An illustration of the Free French submarine Surcouf, which was refitted at the Portsmouth Naval Shipyard in 1941. (Artwork by Rama, courtesy of Wikimedia Commons)On July 28, 1941, one of the world’s largest submarines glided into the Portsmouth Naval Shipyard, located in Kittery, Maine directly across the Piscataqua River from Portsmouth.
Aurore Eaton/New Hampshire Union Leader
23 April 2015
At 361 feet long, and brandishing impressive weaponry, the French submarine Surcouf would have been impossible to miss.
This one-of-a-kind vessel carried its own floatplane and had twin guns set in a water-tight turret near its conning tower. Machine guns and an anti-aircraft cannon were mounted on top of the floatplane’s hangar. The vessel was part of the Free French forces that continued to fight the Germans after Frances’s devastating defeat in June 1940.
The appearance of the Surcouf at an American naval base was a violation of the United States’ policy of neutrality in regard to the war raging in Europe. So in the weeks that followed, the Surcouf was refitted and its officers and crew mingled with the locals, but nothing could be said in public.
Finally, on Sept. 6, 1941, an article in the Portsmouth Herald newspaper stated, “Better Late Than Never! Great news for the citizens of Portsmouth today was released by the Navy department in Washington. Officially an impenetrable shroud of secrecy was lifted from a ’boat’ at the Portsmouth navy yard, from which non-English speaking, blue-uniformed sailors have romped into Portsmouth for several months. Once the unmentionables even played soccer-football for the local Bundles for Britain [war relief effort].”
The article explained that the vessel was being repaired under the terms of the Lend-Lease act as “one of a number of French submarines whose crews had decided to put in with Britain after France fell.”
The Lend-Lease policy, which went into effect in March 1941, was a mechanism for funneling war aid to America’s allies in the name of national defense. Helping the Free French in 1941, however, was a diplomatically shaky venture. At this time, the United States recognized the Vichy government, and not the Free French, as the official representative of France. The Vichy regime had been allowed by the conquering Germans to control the portion of southern France that the Germans did not yet occupy as well as France’s overseas territories. Despite this situation, the Free French, under the leadership of General Charles de Gaulle, found great support among the American people.
Once the word was out that the Surcouf was in Kittery, stories about it began to appear in American and Canadian newspapers. Also reported was the fact that two British submarines in Kittery were being refitted at the same time: the HMS Parthian and HMS Pandora. The officers of the three vessels worked closely together, even sharing office space at the shipyard. A British officer was assigned to the Surcouf as a liaison.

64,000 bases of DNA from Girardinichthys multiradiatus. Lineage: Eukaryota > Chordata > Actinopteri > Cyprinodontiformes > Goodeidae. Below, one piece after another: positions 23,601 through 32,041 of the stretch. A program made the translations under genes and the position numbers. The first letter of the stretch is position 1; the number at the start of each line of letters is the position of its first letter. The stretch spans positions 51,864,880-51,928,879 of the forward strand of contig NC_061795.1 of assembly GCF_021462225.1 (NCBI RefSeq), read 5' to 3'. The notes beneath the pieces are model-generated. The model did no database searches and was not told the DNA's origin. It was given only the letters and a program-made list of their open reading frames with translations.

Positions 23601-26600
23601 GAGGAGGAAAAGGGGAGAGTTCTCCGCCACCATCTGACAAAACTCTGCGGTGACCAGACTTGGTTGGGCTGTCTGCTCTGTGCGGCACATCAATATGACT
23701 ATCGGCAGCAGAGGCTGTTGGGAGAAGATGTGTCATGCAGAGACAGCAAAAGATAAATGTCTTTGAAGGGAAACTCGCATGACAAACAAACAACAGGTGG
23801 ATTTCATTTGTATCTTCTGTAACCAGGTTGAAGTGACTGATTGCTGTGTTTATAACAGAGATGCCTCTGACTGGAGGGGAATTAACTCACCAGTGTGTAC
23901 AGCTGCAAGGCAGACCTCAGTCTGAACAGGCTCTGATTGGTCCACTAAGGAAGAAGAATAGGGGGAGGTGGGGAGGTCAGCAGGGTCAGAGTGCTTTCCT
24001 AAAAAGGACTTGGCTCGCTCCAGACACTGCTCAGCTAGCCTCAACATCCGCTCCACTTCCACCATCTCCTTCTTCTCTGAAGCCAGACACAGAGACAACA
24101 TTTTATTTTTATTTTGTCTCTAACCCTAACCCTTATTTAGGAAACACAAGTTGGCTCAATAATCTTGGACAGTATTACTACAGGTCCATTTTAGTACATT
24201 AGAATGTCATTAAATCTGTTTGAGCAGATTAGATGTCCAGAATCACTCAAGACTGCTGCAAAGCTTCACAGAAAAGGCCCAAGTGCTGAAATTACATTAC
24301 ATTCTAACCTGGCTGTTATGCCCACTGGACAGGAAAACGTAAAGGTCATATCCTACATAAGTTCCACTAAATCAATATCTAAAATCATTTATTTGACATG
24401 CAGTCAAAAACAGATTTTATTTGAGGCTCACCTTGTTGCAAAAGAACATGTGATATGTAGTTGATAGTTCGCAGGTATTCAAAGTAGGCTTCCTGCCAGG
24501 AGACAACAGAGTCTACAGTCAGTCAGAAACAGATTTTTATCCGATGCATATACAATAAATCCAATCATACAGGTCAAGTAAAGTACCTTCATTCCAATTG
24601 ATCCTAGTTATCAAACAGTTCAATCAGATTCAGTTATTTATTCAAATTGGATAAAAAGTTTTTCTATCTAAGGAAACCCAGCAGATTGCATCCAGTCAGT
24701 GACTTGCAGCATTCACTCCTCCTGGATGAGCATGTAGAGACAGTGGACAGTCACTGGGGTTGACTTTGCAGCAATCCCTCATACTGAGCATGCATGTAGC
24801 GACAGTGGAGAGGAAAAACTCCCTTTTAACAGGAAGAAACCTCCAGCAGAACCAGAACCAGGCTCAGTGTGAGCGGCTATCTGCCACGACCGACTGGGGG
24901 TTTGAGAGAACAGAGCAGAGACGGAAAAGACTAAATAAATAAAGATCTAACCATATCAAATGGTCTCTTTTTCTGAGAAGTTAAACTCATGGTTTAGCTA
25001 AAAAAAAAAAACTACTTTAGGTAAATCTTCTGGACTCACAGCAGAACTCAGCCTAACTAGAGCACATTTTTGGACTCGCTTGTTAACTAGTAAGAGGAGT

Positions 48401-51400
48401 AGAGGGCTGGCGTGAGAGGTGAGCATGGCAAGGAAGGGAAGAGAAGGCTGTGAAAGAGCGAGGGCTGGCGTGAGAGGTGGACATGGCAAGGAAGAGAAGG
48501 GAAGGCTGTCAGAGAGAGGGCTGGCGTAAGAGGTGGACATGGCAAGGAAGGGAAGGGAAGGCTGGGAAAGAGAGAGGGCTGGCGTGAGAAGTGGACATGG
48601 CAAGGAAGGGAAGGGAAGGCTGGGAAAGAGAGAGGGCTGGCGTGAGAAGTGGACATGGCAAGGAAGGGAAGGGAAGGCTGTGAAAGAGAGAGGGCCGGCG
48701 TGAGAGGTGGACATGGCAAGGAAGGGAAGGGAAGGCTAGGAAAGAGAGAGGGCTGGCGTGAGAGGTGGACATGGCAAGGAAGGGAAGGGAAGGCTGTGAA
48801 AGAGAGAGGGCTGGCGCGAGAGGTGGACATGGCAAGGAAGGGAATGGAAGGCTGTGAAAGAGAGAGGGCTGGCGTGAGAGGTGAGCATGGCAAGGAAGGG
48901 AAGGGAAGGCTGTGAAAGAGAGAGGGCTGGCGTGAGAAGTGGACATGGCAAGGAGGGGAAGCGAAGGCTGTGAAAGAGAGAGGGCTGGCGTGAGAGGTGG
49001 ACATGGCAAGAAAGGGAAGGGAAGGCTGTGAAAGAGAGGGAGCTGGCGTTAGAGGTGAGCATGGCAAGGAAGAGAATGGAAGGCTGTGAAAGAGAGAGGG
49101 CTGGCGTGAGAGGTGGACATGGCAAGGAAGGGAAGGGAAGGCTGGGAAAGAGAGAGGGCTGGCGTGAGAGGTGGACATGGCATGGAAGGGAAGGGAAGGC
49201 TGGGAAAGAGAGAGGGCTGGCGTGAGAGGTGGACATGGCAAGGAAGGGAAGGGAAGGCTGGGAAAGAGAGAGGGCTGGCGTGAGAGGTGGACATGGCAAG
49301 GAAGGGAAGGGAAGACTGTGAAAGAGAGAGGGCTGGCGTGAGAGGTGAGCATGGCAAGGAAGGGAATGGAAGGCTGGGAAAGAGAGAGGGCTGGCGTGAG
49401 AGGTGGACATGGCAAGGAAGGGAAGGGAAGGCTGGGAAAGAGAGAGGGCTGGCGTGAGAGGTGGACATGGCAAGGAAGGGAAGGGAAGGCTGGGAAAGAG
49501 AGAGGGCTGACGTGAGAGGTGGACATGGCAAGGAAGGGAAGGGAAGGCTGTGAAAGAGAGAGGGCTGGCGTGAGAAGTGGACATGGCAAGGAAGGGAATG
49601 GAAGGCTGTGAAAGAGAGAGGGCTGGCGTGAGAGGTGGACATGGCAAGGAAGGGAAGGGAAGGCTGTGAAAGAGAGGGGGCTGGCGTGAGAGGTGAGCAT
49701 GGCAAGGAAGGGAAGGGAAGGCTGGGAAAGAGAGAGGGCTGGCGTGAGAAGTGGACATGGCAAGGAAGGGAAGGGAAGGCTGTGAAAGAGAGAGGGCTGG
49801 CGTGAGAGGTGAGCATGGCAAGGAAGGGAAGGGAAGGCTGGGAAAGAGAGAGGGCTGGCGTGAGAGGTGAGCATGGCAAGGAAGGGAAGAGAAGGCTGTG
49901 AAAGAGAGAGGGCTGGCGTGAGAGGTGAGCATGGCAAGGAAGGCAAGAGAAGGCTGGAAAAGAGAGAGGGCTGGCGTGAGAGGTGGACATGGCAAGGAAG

The local inhabitants in Maine and New Hampshire embraced the crew of the Surcouf, as well as the sailors of the British vessels. Communication with the French sailors was facilitated by their acting captain, 35-year-old Lieutenant Commander Louis G. Blaison, a fluent English speaker.
The locals were eager to honor their overseas visitors, inviting crewmen to be their special guests at local events. In early October, the British and French seamen faced off in a well-publicized charity soccer match at Philips Exeter Academy, about 23 miles from Portsmouth. The score was tied at 2 to 2. On Oct. 28, an officer of the Surcouf, Capitaine de Corvette J. Rosignal, was the guest speaker at a Girl Scout parent banquet at Kittery Point. And on Nov. 1, the officers of the Surcouf were treated to a lobster dinner as a fond farewell at a private home in Portsmouth. Among them were the chief machinist, chief torpedoman and the chief electrician.
The Surcouf left the Portsmouth Naval Shipyard on Nov. 11, 1941. On Dec. 24 it joined three Free French ships in the peaceful takeover of the Vichy-controlled islands of St. Pierre and Miquelon, which are about 25 miles from Newfoundland, Canada. On Feb. 2, 1942, the Surcouf set off from Halifax, Nova Scotia, bound for the Panama Canal and the Pacific Ocean. It disappeared several days later, likely sunk in a collision with a freighter off the coast of Panama.
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